noyta CCCP is found on stamps from the former Soviet Union.
The writing on Russian and Soviet stamps is in the Cyrillic alphabet, and should properly be written as ‘????? CCCP’ – noyta is just the closest approximation that we can manage in the Roman alphabet used in the USA and Western Europe today. To properly write (or transliterate) the words ????? CCCP in the Roman alphabet, we should really write Pochta CCCP, or even Pochta USSR.
Translated, ????? CCCP means ‘Mail USSR’. (????? means mail and CCCP, as you will remember from your history lessons and many movies with communist bad guys, means USSR).
Russian stamps have a fairly long history – they were first introduced into Imperial, or Tsarist Russia in 1858 as an imperforate stamp, printed in tow colours (brown and blue) and bearing the Russian coat of arms and, over the years many more stamps were issued by the Tsarist Russian government.
Following the fall of the Tsarist government, and then the Provisional Government in 1917, Russia fell into Civil War, and stamps were issued by many of the short lived republics and countries that briefly rose and fell during that period, including stamps from Batum, the Far Eastern Republic and the Transcaucasian SFSR. You could even get Siberian stamps.
The first stamps of the Soviet era could be said to be the first stamps issued by the Russian Soviet Federative Socialist Republic, in 1918. Oddly enough, because of the chaos in the country at the time, although many were printed, few were actually used. Because of this, a used stamp from this era is actually worth more than a mint, unused stamp.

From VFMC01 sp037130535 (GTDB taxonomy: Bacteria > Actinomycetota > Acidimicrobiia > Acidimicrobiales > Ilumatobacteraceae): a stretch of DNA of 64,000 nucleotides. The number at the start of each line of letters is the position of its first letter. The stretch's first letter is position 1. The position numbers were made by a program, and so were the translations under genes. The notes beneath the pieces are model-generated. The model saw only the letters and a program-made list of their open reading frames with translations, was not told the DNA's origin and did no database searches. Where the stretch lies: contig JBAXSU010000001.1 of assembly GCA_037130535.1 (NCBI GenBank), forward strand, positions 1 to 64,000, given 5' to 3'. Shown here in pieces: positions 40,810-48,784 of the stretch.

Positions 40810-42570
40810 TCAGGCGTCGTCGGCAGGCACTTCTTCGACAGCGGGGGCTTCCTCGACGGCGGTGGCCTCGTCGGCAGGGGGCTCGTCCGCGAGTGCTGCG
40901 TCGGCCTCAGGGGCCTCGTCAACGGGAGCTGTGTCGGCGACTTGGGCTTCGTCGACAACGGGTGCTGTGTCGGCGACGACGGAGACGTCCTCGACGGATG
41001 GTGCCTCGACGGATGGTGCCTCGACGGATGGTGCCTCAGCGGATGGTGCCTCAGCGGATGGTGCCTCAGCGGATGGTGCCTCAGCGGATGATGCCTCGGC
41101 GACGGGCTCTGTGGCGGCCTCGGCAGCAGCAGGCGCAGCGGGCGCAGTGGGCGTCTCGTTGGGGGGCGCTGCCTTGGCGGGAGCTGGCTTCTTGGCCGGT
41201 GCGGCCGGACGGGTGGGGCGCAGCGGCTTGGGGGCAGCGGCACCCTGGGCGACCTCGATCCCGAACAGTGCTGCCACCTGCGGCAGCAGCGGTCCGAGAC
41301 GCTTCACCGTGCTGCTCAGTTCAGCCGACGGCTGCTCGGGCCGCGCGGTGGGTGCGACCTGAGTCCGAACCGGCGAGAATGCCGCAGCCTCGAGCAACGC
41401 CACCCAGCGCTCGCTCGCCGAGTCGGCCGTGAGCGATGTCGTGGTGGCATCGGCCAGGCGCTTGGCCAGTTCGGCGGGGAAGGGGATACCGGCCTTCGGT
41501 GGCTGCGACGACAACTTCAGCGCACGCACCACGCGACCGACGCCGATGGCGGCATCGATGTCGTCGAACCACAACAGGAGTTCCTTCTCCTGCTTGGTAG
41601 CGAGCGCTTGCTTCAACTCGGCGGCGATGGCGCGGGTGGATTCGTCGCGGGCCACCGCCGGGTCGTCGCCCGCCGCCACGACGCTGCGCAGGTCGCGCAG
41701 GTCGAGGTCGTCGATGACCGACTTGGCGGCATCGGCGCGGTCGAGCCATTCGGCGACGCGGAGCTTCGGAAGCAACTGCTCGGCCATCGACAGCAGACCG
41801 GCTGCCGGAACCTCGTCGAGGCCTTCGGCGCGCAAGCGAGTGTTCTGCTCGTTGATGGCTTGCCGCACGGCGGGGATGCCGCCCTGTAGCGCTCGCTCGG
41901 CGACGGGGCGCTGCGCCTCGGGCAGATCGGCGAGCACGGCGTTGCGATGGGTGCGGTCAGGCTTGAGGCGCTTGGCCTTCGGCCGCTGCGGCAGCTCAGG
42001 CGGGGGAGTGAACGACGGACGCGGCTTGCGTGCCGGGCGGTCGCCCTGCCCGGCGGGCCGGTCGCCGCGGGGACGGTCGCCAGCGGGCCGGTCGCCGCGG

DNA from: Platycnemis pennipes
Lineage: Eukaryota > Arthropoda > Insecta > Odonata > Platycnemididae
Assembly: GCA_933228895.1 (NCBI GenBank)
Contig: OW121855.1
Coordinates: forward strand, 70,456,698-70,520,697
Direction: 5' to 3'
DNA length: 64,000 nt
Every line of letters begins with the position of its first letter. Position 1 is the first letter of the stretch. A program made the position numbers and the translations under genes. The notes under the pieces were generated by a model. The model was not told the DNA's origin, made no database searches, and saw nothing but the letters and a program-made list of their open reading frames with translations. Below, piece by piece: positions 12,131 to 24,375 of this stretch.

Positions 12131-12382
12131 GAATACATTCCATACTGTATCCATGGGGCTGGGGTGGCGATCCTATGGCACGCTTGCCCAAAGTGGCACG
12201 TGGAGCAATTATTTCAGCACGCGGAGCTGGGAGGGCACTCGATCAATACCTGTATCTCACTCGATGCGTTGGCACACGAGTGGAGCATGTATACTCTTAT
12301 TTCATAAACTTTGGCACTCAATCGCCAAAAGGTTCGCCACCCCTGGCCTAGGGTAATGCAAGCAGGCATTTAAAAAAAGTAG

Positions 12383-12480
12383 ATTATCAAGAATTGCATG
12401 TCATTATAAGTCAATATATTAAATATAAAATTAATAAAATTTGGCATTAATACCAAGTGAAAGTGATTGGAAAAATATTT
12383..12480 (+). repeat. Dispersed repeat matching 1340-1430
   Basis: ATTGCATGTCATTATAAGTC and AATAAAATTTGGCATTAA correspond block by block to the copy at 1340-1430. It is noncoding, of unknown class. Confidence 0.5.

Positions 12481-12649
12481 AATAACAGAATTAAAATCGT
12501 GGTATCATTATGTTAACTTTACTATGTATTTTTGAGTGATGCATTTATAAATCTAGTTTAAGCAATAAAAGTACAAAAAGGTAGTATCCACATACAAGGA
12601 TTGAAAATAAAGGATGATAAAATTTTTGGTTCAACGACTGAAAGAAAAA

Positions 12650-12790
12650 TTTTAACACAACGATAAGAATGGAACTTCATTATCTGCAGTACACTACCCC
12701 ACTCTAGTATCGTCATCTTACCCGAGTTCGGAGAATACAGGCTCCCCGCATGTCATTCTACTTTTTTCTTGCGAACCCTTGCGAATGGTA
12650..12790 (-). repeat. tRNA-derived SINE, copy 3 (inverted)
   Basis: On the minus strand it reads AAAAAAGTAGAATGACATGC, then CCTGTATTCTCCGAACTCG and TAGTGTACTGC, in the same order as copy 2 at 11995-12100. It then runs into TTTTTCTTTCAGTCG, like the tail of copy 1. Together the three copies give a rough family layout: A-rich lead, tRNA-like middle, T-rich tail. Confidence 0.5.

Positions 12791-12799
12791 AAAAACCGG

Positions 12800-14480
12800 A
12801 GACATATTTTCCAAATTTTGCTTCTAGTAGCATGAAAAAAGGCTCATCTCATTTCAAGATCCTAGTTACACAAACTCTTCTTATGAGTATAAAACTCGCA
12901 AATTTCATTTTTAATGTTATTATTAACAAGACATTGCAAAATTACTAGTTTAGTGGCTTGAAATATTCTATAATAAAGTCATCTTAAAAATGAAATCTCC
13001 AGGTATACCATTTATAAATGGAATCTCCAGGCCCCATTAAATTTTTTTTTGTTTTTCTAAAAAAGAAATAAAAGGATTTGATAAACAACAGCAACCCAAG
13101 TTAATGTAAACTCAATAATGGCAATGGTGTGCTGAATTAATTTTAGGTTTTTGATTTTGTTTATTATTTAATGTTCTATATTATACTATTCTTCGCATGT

Once the Soviet government had established its control over the entire country of Russia and consolidated its position, though, stamp production began in earnest. The first stamps of the Soviet Union were issued in 1923 and, as noted on rossia.com, they were oddly enough commemorative stamps, and not ‘regular’ stamps – the first Soviet stamps were issued to celebrate an Agricultural Exhibition in Moscow. This approach to producing stamps was quite common in the Soviet Union, and many stamps were produced to commemorate events – past or current – or for propaganda purposes. Notable among these are stamps used to celebrate the achievements of the Soviet space program, such as the illustration in this article, which commemorates Yuri Gagarin’s first flight into space.
Soviet stamps are highly valued among philatelists, and you can buy them easily today by simply browsing the eBay page dedicated to Russian and Soviet stamps.